This album is included in the following sets:
This set contains the following albums:
Recorded 16 February 1928. matrices CR-1699-1A and CR-1700-1;
Matrix CR-2454-3, Recorded 8 October 1929, Queen’s Hall, transmitted by phone line to Small Queen’s Hall; matrix Cc-17848-2, recorded 5 November 1929, Hayes Main Studio.
Issued on HMV D1744.
Recorded 7 May 1930, Queen’s Hall, transmitted by phone line to Small Queen’s Hall.
Matrices CR-2486-2 and CR-2487-2; Issued on HMV D1855.
Recorded 26 October 1926, Kingsway Hall, transmitted by phone line to Small Qqueen’s Hall.
Matrices CR-815-1 and CR-816-1;Issued on HMV D1210.
Recorded 24 October 1927, Queen’s Hall, transmitted by phone line to Small Queen’s Hall; matrices CR-1554-1 and CR-1555-1A; Issued on HMV D1528.
Recorded 19 and 24 October 1927, Queen’s Hall, transmitted by phone line to Small Queen’s Hall;; 5 January and 15 February 1928. Kingsway Hall; transmitted by phone line to Small Queen’s Hall.
Issued on HMV D1521-1524.
This set was also issued on Italian and Czech HMV as well as Electrola but never on Victor.
The matrix and date information is as follows:
Side 1. CR-1542-2B (19 October 1927)
Side 2. CR-1543-3A (5 January 1928)
Side 3. CR-1544-1A (19 October 1927)
Side 4. CR-1545-4 (15 February 1928)
Side 5. CR-1546-1A (19 October 1927)
Side 6. CR-1547-2 (15 February 1928)
Side 7. CR-1552-1A (24 October 1927)
Side 8. CR-1553-2 (24 October 1927)
The present transfer was made from mid-1930s Electrola pressings, EJ381-384.
London Symphony Orchestra
Albert Coates, conductor
Electric HMV recordings 1926-30
Transfers by Ward Marston
Cover artwork based on a photograph of Albert Coates
Total duration: 73:15
Gramophone Historic Review
Hmm! Stravinsky! Now we're in for something weird!
"...Of Stravinsky on her programme, " Hmm ! Stravinsky ! Now we're in for something weird ! " What we actually were in for was the Berceuse and Finale of The Fire Bird, which, had the printer of the programme erroneously attributed to the pen of Rimsky-Korsakov, the good lady would assuredly have applauded as vehemently as she did Scheherazacle at the same concert. So much for the average Briton's attitude towards musical progress. Yet why should early Stravinsky still be imagined by so many to be so revolutionary and incomprehensible 7 The Fire Bird was written in 1910— surely nineteen years is sufficient time even for an average British concert-goer to assimilate its idiom. The answer must lie in the fact that ever since Petrouchka Stravinsky has been such an experimentalist, and his idiom has been so elusive, that his reputation is better known than his music, and so our conservative concert-goers get afraid, and refuse to become conversant with any form of music later than Wagner. To these I would say : "Ladies and Gentlemen, go to your gramophone dealer and listen to a few records of contemporary music ; it will cost you nothing, and you will gain the knowledge that there is nothing at all offensive in such works as The Fire Bird, nothing in fact that is incompatible with the traditions of Rimsky-Korsakov, Borodin and others ; then you will go to the concert hall and hear with unprejudiced ears the same works, and will enjoy them."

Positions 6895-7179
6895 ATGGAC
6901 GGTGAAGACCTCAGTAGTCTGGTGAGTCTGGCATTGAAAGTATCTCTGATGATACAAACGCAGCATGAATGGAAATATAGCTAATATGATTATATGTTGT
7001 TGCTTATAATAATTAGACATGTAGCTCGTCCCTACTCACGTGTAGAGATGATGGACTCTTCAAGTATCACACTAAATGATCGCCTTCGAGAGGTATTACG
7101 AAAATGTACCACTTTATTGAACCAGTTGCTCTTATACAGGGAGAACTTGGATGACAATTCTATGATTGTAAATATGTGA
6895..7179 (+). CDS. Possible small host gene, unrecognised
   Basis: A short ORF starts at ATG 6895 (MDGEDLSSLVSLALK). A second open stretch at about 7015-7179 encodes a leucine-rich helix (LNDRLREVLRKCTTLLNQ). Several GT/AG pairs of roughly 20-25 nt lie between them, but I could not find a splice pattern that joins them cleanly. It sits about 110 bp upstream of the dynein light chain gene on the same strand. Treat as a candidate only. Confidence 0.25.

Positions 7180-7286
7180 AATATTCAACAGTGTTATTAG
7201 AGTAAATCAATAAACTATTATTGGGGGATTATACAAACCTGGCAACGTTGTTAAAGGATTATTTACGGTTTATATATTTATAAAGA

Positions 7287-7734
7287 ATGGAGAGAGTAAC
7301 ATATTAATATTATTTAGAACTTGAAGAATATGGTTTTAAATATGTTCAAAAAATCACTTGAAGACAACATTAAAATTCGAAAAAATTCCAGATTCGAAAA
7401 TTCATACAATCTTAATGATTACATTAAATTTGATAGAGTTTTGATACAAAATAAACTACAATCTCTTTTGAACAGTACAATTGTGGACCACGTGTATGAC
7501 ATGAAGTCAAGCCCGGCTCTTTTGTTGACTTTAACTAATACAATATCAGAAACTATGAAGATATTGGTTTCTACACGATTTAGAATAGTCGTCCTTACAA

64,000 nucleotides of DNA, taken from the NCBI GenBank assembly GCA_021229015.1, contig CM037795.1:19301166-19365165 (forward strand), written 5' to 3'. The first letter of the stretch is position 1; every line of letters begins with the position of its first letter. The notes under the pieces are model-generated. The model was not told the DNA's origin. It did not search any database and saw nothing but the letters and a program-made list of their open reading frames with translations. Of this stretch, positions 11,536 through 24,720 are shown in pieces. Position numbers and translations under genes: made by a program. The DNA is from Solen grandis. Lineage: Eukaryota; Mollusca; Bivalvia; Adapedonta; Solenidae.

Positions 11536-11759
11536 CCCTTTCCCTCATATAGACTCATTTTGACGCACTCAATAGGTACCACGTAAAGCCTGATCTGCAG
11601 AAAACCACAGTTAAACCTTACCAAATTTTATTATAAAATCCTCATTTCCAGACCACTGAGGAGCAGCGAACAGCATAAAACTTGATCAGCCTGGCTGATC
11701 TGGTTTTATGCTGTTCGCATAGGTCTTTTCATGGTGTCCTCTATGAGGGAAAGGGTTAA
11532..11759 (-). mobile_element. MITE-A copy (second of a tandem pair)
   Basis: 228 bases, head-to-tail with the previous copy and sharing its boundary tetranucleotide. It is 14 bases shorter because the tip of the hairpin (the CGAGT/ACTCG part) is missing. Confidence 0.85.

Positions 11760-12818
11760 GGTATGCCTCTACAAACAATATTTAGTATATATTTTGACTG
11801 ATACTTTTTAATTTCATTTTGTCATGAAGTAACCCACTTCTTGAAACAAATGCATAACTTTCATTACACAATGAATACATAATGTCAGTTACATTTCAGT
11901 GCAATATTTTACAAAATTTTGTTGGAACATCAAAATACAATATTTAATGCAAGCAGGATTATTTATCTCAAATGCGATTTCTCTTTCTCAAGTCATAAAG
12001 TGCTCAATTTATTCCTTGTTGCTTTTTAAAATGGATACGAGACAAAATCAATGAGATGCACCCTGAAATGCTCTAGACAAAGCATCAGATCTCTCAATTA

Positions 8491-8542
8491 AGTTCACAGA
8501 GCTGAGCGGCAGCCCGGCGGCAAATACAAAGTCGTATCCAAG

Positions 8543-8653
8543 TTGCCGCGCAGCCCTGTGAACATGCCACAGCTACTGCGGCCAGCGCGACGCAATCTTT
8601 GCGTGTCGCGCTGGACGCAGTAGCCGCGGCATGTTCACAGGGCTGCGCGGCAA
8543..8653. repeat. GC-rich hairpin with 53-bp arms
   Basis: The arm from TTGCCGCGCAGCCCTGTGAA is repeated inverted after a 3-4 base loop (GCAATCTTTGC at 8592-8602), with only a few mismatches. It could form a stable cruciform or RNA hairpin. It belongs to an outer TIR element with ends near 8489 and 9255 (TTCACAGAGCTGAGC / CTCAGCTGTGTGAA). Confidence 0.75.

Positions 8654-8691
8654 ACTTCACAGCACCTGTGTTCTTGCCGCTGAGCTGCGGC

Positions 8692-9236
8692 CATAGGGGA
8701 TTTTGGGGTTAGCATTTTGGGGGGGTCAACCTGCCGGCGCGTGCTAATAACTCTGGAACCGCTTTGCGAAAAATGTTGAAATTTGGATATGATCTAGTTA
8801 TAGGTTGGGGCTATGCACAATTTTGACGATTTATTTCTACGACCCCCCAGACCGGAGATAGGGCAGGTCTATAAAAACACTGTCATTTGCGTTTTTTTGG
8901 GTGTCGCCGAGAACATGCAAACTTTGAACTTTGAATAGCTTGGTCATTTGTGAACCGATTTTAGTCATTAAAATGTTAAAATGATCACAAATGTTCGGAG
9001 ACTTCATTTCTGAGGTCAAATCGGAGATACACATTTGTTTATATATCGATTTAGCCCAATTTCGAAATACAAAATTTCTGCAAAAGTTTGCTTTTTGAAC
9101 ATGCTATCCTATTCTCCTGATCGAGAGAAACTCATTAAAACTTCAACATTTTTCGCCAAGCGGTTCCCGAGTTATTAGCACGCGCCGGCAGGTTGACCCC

In 1911 appeared Petrouchka, which is still regarded by many as Stravinsky's masterpiece, though none can maintain that he ceased developing at this date. Certainly his later works are more abstruse and objective, but Stravinsky never stands still, he always moves forward, forward, forward, and even though his followers may sometimes be led into somewhat cacophonic by-roads, the discursions are always interesting, and open up new paths of development. Nevertheless Petrouchka is certainly the apex of his genius in multi-coloured orchestral resourcefulness, and it is probably the most musically influential of all his works ; hardly one of the younger generation of Russian Ballet composers has escaped the influence of Petrouchka in some form or another, and probably that is why it is the best known of his works. Stravinsky, as I have said before, changes his style so often that it is almost impossible to say which is the most representative of his works, yet to a grarnophile who knows nothing of this amazing composer's works I would recommend Petrouchka as his first introduction to Stravinsky. Two excellent sets of Petrouchka records are available ; one on six sides of Columbia (L2173-5), conducted by the composer, and the other on eight sides of H.M.V. (D1521-4) by the London Symphony Orchestra under Albert Coates. Both renderings are extremely - good the Columbia version is the noisier, yet I think on the whole the clearer and more supple, but I greatly regret the excision of the trumpet, flute and bassoon trio where the Moor makes love to the ballerina. I personally chose the H.M.V. version for its completeness."
"These Moderns 1.—Russia: Stravinsky and Prokofiev" (excerpts) by A. M. Gordon-Brown, The Gramophone, March 1930